When it’s obviously over, isn’t this sometimes the least hurtful path to take?
A friend and I were talking about dating pet peeves and she started ranting about how ghosting is the worst thing a person could do. Well I’ve ghosted in the past when relationships were obviously over. I felt like it was kinder than being blunt or harsh and I didn’t want to hurt the other person or create unnecessary drama. Breakups are never fun but I don’t see how going back over everything that went wrong is any better than just fading out. Is ghosting really that bad?
Dear Former Ghost,
For those unfamiliar with the term, ghosting is when someone drops all forms of communication without explanation and further contact. Ghosting is not gender specific and can happen to anyone at any time. I’ve seen it happen to people after a first date, and I’ve seen it after a few months of dating when the other person goes MIA.
My opinion is pretty straightforward: don’t ghost people.
Often people who prefer ghosting justify that they would rather disappear than break up because they don’t want to hurt anyone. But ghosting hurts so much more than simply saying, “I don’t want to go out again.” It creates all sorts of thinking in the other person’s mind.
Stating your lack of interest and decision to stop dating is the mature and right thing to do. By doing this, you give the other party the opportunity to process this change and to allow them the gift of knowing what is going on. The best thing you can do is share what you are thinking or feeling. Be open. You don’t have to be blunt, harsh or angry. Simply share that you don’t want to continue and perhaps explain why.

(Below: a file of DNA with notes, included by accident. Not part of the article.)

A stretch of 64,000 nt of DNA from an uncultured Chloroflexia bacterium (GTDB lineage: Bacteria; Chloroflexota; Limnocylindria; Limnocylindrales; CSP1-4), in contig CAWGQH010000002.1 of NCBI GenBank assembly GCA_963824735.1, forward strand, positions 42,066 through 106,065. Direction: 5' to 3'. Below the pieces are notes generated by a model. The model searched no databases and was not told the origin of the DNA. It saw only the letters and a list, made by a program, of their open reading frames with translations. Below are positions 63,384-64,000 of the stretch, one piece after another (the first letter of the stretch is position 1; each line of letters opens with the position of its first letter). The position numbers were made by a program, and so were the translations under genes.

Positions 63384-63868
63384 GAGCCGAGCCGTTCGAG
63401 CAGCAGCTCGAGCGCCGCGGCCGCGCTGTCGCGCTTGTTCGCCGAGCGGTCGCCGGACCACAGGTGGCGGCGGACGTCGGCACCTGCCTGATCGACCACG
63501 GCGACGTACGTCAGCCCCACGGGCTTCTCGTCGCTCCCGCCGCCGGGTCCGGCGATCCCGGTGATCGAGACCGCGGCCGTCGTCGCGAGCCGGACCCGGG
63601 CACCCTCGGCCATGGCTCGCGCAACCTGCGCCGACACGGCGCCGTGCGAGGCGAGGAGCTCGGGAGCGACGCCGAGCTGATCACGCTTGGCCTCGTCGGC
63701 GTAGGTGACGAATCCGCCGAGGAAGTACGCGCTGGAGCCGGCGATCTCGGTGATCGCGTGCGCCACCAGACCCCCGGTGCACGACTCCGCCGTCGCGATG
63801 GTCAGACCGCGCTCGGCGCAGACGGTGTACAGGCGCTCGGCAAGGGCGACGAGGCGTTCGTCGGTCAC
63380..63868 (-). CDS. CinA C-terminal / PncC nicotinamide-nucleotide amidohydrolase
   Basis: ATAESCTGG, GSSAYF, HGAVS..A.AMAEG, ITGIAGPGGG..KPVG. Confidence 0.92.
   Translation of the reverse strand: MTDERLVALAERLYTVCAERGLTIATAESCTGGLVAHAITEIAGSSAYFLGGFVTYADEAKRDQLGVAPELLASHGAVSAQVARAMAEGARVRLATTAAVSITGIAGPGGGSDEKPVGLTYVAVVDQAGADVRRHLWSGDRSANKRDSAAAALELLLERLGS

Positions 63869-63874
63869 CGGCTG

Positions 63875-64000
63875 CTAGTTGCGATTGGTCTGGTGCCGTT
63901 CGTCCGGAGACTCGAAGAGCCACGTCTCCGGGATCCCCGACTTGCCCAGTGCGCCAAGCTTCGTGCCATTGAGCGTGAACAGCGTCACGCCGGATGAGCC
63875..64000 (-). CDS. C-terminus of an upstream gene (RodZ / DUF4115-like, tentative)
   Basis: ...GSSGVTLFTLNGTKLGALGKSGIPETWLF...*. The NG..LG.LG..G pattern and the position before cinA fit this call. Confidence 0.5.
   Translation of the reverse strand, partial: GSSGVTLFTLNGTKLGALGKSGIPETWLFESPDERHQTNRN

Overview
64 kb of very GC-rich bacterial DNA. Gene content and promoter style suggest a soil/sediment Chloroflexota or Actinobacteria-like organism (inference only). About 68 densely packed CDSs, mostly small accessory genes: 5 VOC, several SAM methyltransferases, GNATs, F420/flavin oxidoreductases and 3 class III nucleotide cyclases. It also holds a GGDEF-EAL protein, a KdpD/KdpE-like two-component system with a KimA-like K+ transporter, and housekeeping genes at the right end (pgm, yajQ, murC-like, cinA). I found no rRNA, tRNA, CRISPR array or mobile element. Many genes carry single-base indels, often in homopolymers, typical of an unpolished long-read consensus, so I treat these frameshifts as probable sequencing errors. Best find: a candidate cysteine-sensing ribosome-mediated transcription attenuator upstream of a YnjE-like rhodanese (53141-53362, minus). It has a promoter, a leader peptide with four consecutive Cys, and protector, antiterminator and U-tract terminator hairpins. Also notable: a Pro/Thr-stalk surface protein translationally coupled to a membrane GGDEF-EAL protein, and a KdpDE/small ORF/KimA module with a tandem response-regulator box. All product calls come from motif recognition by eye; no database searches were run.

Ghosting shows that you lack communication skills and the ability to handle adult relationships. Imagine you wanted to leave your job. Most people would give notice and wouldn’t leave until they’d had a conversation with the boss. Even if you hated your boss, you would likely give notice and keep your exit interview polite, so as not to damage your professional reputation and future career prospects.
Why act any differently in your personal life? If you’re willing to have a hard conversation to protect your professional reputation, then act the same way in your personal life.
And ghosting can hurt your reputation as well. A person I knew who had a reputation for ghosting met a girl that he was really excited about and asked her out. She turned him down. It turns out he had ghosted a friend of hers. He tried to explain that he just didn’t want to hurt the friend but she was completely uninterested in dating someone she viewed as immature and flaky.
You don’t want to be that guy.
Not ghosting is as much for you as it is for the other person. While breaking up is hard to do, not only will the other party appreciate your clear intentions, but you will feel better about yourself when you treat others with respect. Even if you’re a person who wouldn’t mind someone else ghosting you, I imagine somewhere deep inside you know it’s the wrong thing to do. By breaking up with someone in a healthy fashion you will respect yourself more. And the more you respect yourself, the more others will respect you. You will begin to build deeper and more meaningful connections with friends, coworkers, and family members, as well as with those you date.